See how JMBM’s Global Hospitality Group® can help you.
Click here for the latest articles on Data Technology, Privacy & Security.

On November 3rd, Californians voted to approve Proposition 24 which amends the California Consumer Privacy Act to include expanded consumer rights and greater privacy protections.

The California Privacy Rights and Enforcement Act – which also establishes an enforcement agency to guarantee strict compliance – places additional obligations on businesses to ensure that consumer data is transparent and secure. Given the scope of the Act and the short timeframe for compliance, hotels should immediately start looking at their data profiles and security to avoid running afoul of the new rules.

Bob Braun, senior member of JMBM’s Global Hospitality Group® and Co-Chair of the Firm’s Cybersecurity & Privacy Group, explains the major provisions of the Act and discusses the challenges hotels face as they look to address its requirements.

New Challenges for Hotels:
The New California Privacy Rights and Enforcement Act of 2020
by
Bob Braun, Hotel Lawyer

Many races and initiatives that California voters considered on November 3 are still undecided, but Proposition 24, the California Privacy Rights Act of 2020 (the “CPRA”) isn’t one of them.  The California electorate approved Proposition 24 by a comfortable margin – 56% of Californians voted in favor.

Like its predecessor the California Consumer Privacy Act of 2018 (the “CCPA”), the impact of the CPRA won’t be felt immediately.  It goes into effect on January 1, 2023, and many of its provisions are unclear and will require study.  But hotel companies with a presence in California will need to consider its requirements, and given the scope of the law, addressing its requirements early will be essential.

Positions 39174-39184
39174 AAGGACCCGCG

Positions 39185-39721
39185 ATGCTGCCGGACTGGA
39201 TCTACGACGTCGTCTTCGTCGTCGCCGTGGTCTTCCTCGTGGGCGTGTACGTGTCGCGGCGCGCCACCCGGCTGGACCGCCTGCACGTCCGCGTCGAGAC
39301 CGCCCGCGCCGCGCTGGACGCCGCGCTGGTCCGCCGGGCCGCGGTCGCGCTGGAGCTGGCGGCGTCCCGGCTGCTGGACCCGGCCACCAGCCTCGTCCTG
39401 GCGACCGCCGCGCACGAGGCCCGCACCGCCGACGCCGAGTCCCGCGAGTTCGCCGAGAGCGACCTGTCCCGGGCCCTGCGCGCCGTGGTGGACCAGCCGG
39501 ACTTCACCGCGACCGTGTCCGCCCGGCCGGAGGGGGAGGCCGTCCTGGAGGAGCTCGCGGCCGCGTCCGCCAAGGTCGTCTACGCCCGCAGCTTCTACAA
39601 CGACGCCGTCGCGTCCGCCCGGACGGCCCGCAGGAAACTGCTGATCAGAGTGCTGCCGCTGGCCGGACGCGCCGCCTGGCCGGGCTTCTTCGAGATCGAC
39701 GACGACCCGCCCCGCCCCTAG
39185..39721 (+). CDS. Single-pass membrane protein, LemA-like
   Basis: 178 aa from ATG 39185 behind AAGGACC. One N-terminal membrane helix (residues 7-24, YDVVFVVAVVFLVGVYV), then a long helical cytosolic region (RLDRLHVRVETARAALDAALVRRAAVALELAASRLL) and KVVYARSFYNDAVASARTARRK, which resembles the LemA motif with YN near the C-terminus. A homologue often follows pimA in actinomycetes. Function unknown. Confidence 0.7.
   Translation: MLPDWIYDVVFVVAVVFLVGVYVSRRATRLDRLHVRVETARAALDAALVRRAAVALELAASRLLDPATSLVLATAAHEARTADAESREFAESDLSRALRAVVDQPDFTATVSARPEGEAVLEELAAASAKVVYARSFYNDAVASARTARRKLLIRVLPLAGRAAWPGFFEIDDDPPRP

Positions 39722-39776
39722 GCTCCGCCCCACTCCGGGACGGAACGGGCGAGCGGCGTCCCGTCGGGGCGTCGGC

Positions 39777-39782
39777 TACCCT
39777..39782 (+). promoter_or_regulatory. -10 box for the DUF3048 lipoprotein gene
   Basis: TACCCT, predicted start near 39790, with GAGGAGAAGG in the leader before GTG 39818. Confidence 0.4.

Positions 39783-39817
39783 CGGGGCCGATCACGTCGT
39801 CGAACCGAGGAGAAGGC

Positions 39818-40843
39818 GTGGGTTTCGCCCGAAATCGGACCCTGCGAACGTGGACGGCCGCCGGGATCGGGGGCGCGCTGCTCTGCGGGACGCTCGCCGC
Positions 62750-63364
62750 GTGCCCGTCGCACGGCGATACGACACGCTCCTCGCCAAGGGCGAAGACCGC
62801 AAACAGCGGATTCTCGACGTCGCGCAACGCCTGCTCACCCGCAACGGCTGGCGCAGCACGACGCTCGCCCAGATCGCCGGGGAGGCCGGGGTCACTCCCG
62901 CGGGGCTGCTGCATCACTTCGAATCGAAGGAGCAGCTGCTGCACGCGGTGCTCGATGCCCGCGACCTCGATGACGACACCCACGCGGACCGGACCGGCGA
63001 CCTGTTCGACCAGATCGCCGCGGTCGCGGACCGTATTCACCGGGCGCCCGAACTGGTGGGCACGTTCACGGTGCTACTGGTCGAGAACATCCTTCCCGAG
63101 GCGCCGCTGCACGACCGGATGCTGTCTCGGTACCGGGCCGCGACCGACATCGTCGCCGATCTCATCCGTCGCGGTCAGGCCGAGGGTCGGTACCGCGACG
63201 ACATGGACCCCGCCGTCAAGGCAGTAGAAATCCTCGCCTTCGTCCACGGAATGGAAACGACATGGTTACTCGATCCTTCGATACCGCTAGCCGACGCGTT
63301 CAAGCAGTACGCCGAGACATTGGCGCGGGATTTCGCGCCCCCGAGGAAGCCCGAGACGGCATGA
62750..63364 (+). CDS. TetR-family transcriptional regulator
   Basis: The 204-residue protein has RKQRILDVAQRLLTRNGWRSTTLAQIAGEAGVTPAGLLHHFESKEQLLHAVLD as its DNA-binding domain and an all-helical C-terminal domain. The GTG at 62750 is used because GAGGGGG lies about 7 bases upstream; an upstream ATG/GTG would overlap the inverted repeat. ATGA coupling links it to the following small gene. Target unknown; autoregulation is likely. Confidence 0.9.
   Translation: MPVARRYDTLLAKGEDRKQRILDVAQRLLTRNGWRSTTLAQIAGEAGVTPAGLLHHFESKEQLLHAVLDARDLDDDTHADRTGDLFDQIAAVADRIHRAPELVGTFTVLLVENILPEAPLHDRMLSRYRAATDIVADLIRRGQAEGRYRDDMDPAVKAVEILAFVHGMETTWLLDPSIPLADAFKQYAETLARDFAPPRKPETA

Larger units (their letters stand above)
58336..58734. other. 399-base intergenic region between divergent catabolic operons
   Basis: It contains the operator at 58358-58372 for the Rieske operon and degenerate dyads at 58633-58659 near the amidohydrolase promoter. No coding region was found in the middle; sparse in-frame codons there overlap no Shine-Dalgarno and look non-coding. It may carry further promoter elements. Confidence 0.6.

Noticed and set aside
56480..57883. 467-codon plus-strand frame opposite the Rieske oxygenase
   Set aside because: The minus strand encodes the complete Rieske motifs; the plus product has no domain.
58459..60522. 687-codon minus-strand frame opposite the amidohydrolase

New Sheriff in Town

Perhaps the most significant development in the CPRA is the establishment of a new agency, the California Privacy Protection Agency, dedicated to handling enforcement and compliance with privacy regulations.  This makes California the first state with an agency focused solely on enforcing privacy laws.  This new agency will replace the California Attorney General in interpreting and enforcing the CCPA.  The ultimate impact of the agency will develop as its members are selected and interpret its mandate, but it is clear from the CPRA that it has broad authority to bring civil and criminal actions.

Select Key Provisions

The CPRA is an extension and modification of the CCPA.  It adds a number of new definitions and provisions that, in some cases, extend the scope of the CCPA and, in other cases, clarify the requirements of the CCPA.  The result is that hotel companies that already comply with the CCPA will need to revisit their policies and procedures to ensure compliance with the CPRA, and any firms that have not yet considered CCPA compliance have a steep learning curve.  Key provisions include: CONTINUE READING →